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Why you should split super contributions with your spouse

Splitting concessional contributions with your spouse may offer tax savings as well as earlier access to super.

But first you have to understand the rules and decide whether it’s worth doing.

A fund member can split up to 85% of their concessional contributions up to their cap each year. For 2016-17 the cap is $35,000 for those over 50 and $30,000 for younger members. It includes employer and salary sacrifice contributions.

CareSuper says couples use contribution splitting for two main purposes: to take advantage of the lower tax thresholds that may apply when drawing down a super benefit between age 55 and 60; or to access super earlier by redirecting contributions to an older spouse.

For instance, if a couple is thinking of retiring before 60 and taking all or part of their super as a lump sum, a splitting strategy would enable both spouses to take advantage of the low-rate tax threshold and withdraw the first $195,000 of the taxable component of the benefit tax free.

“If you are going to access your super between 55 and 60, only the first $195,000 is tax free,” says Laura Menschik, a financial planner and director of WLM Financial Services. “By splitting the contributions to boost the receiving partner’s balance, a couple can increase their tax savings.”

Similarly, if the contributions are redirected to a spouse who is able to access their super earlier, taking a lump sum to pay off the mortgage or other debts may prove beneficial, says Menschik. But it requires some forward planning.

“With most people their goal on retirement is to be mortgage free and debt free. Using super splitting in that regard to pay off the mortgage is a good strategy,” she says, providing the following example.

“The husband, 64, is still working full-time. The wife was a stay-at-home mum, then worked part-time and didn’t have the capacity to top up her super. For the past five years they’ve been splitting his super up to 85% of the contributions to go off to her account. The wife, also 64, no longer works so she’s met the condition of release. She can access her super tax free as a lump sum to pay off the mortgage.”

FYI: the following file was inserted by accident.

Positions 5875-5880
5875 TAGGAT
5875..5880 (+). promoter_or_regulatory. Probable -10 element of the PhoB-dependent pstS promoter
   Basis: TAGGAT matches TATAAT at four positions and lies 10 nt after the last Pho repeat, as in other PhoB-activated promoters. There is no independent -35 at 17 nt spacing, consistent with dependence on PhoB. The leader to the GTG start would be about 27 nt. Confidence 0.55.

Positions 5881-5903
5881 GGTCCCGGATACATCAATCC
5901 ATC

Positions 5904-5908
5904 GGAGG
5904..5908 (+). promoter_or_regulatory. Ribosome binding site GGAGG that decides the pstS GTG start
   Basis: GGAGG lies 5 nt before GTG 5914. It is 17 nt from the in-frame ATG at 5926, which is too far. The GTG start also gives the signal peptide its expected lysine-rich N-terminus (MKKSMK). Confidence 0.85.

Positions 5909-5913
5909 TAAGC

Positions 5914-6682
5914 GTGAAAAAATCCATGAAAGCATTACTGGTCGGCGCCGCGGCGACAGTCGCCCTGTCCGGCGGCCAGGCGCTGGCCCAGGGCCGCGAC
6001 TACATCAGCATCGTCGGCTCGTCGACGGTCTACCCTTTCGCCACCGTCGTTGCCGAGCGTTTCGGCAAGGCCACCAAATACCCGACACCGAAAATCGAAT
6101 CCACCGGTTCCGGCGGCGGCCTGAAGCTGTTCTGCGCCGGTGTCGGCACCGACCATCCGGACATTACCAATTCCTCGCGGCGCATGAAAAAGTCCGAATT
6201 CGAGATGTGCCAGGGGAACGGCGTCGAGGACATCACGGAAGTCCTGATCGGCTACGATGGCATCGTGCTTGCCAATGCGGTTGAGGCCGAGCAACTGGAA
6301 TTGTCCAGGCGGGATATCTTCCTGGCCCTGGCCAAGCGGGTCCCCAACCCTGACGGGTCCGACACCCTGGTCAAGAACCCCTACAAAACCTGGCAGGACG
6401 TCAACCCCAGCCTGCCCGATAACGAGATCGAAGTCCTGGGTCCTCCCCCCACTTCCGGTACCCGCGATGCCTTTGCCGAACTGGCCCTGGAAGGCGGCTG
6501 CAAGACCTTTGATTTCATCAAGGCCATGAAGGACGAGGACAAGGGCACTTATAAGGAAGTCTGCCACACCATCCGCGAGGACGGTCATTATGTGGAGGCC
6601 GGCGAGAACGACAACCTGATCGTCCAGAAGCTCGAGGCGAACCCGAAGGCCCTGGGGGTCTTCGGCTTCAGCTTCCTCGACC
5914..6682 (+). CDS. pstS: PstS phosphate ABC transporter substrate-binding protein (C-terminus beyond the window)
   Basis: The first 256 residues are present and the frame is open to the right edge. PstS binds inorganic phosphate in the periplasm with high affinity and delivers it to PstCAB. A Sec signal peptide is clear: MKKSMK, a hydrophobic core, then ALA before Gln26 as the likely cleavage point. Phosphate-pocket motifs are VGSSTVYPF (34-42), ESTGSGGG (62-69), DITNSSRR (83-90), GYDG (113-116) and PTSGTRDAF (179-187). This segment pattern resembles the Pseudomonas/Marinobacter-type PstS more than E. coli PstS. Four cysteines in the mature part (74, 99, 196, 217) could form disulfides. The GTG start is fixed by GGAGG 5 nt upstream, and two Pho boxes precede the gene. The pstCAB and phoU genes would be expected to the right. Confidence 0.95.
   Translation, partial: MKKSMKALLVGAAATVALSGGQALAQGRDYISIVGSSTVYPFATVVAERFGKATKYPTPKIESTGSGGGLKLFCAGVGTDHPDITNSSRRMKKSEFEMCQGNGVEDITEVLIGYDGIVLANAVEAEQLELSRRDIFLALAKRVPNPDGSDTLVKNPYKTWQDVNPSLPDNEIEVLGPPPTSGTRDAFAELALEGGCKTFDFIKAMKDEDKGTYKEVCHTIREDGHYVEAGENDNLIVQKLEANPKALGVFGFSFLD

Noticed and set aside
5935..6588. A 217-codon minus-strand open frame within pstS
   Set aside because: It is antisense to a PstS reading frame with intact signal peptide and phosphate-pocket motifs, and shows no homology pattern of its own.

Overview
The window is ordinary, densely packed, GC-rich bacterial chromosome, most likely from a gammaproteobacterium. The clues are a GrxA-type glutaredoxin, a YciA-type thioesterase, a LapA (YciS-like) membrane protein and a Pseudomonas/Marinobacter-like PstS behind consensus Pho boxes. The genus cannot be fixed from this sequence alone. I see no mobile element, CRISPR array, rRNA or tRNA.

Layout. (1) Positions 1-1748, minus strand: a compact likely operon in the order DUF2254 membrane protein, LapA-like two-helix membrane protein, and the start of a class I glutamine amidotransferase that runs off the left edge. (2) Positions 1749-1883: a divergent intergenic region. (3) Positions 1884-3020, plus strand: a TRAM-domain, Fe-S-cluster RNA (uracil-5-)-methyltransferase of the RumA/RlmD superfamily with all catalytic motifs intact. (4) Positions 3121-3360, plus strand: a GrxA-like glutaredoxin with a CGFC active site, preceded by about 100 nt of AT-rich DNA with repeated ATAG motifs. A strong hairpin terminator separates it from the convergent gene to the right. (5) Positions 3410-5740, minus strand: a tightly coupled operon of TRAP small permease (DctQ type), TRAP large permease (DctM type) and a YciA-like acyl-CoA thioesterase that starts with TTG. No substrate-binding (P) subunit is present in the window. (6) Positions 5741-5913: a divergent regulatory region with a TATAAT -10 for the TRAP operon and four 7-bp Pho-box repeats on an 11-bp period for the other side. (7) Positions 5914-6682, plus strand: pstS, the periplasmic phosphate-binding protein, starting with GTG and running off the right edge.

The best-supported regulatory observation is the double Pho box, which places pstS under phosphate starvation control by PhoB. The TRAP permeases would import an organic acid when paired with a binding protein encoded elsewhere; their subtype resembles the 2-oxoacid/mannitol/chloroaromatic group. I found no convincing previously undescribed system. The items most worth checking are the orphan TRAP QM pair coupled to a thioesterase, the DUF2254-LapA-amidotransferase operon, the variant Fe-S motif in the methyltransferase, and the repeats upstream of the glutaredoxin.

Now that tax-free pension accounts are to be capped at $1.6 million from July 1, Menschik expects more couples will consider the strategy so they can even out their account balances “to keep them within that limit and keep their money within a tax-free environment”.

To split your super you will need to ask your fund for the necessary paperwork, including a statement showing the concessional contributions you received in the previous financial year.

You can only split contributions made in the previous financial year. However, you can request a split for the current financial year if your benefit is to be rolled over, transferred to another super fund or paid out.

Not all funds permit super splitting, or they may allow it only if your spouse opens an account with the same fund. They may also apply minimums – for instance, a minimum split of $1000 – or refuse if it results in your account balance falling below, say, $5000.

“People have to check with their super fund that they can do it and that it can be received by their spouse’s fund. Some funds will only do it if the spouse opens a new account with them,” says Menschik.

SPLITTING RULES
Only concessional (before-tax) contributions can be split. You can split your super regardless of your own age but your spouse must be:
• Less than their preservation age (55 for those born before July 1, 1960) whether working or not.
• Or between their preservation age and 65 and not retired.
• Contributions cannot be split with a spouse who is over 65.

Written by Vita Palestrant

Vita Palestrant

Vita Palestrant was the editor of the Money section of The Sydney Morning Herald and The Age. She has worked on major metropolitan newspapers here and overseas and has won several prestigious journalism awards including the 2001 Citigroup Award for Excellence in Journalism, Personal Finance Category.

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